Purpose of the Study. To provide a global analysis of prevalence rates of wheeze, allergic rhinoconjunctivitis, and atopic eczema in relation to diet, as defined by national food intake data.
Study Population. A total of 721 601 children of 2 age groups (6- to 7- and 13- to 14-year-olds) from 156 collaborating centers in 56 countries from the International Study of Asthma and Allergies in Childhood (ISAAC).
Methods. Symptom prevalence data was collected by video questionnaires assessing asthma symptoms and severity, allergic rhinoconjunctivitis symptoms, and atopic dermatitis symptoms. Using the 1995 food balance sheet and food supply data from the Food and Agriculture Organization (FAOSTAT) Web site, figures were compared of food and nutrient intake among the large number of countries in the ISAAC Phase One. Food consumption per capita is calculated to determine per capita consumption of macro- and micronutrients as a percentage of total energy consumption. Symptoms of wheeze, allergic rhinoconjunctivitis, and atopic eczema symptom prevalence were regressed against the per capita food intake and adjusted for gross national product to account for economic development.
Results. The 13- to 14-year-old age group showed a consistent pattern of decreases in symptoms of wheeze (current and severe), allergic rhinoconjunctivitis, and atopic eczema, associated with increased per capita consumption of calories from cereal and rice, starch, and vegetable nutrients (vitamin A, E, protein, monounsaturated fatty acids, polyunsaturated fatty acids, and saturated fats). The video questionnaire data for 13- to 14-year-olds and ISAAC data for 6- to 7-year-olds showed similar patterns for these foods. There was no association between monounsaturated fatty acid and polyunsaturated fatty acid intake. Olive oils showed a negative association with asthma, allergic rhinoconjunctivities, and atopic eczema, while soy oil consumption was associated with all 3 conditions.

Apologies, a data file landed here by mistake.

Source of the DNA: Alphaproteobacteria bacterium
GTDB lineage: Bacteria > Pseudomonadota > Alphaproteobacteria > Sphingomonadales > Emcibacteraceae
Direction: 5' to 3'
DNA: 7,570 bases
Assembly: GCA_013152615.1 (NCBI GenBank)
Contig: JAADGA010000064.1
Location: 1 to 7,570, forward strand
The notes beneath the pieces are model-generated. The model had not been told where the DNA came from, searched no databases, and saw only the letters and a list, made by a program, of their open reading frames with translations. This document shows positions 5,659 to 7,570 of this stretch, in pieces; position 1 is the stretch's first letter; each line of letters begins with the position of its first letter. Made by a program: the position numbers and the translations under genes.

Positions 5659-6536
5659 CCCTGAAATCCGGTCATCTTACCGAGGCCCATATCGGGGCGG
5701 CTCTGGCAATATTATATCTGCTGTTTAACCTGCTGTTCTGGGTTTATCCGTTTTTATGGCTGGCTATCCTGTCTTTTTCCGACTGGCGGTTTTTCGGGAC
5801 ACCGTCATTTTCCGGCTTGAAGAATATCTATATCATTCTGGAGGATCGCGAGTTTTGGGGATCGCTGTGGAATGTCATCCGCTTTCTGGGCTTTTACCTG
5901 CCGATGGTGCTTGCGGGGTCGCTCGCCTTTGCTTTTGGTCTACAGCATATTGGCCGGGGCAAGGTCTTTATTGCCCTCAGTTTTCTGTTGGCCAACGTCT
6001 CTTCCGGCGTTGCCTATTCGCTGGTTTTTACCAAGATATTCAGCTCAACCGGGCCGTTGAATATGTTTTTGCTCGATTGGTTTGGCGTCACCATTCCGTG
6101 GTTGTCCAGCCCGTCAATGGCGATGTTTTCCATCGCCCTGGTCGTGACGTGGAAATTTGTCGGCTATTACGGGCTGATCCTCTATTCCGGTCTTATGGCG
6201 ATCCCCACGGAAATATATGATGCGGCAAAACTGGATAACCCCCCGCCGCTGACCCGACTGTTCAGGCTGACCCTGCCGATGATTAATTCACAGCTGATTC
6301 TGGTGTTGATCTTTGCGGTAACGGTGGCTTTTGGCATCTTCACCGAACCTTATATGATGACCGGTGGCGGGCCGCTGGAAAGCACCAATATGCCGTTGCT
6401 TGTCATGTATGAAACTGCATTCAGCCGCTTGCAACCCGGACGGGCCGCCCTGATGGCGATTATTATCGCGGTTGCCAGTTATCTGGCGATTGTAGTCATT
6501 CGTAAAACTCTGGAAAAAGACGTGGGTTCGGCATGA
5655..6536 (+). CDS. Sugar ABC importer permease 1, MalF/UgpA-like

Conclusions. A consistent inverse relationship was seen between prevalence rates of 3 allergic conditions and the intake of starch, cereals, and vegetables. If these findings could be generalized, and if the average daily consumption of these foods increased, it is speculated that an important decrease in symptom prevalence may be achieved.
Reviewer’s Comments. This is an interesting study that evaluates a large population of subjects to determine if there is any consistency between dietary intake of certain foods and the development of atopic disease. The authors suggest that perhaps by increasing the daily per capita amount of calories from cereal and rice that the prevalence of atopic disease could be decreased. Additional study would be required to evaluate if there are certain substances in these foods that may have benefit. Until then, I am not sure that increasing intake of starch, cereals, and vegetables alone will play a significant role in decreasing the prevalence of atopy, and it is likely that other nondietary factors are also of importance.
- Ellwood P, Asher MI, Bjorksten B, Burr M, Pearce N, Robertson CV, and the ISAAC Phase One Study Group. Eur Respir J.2001;17 :436– 443
- Copyright © 2002 by the American Academy of Pediatrics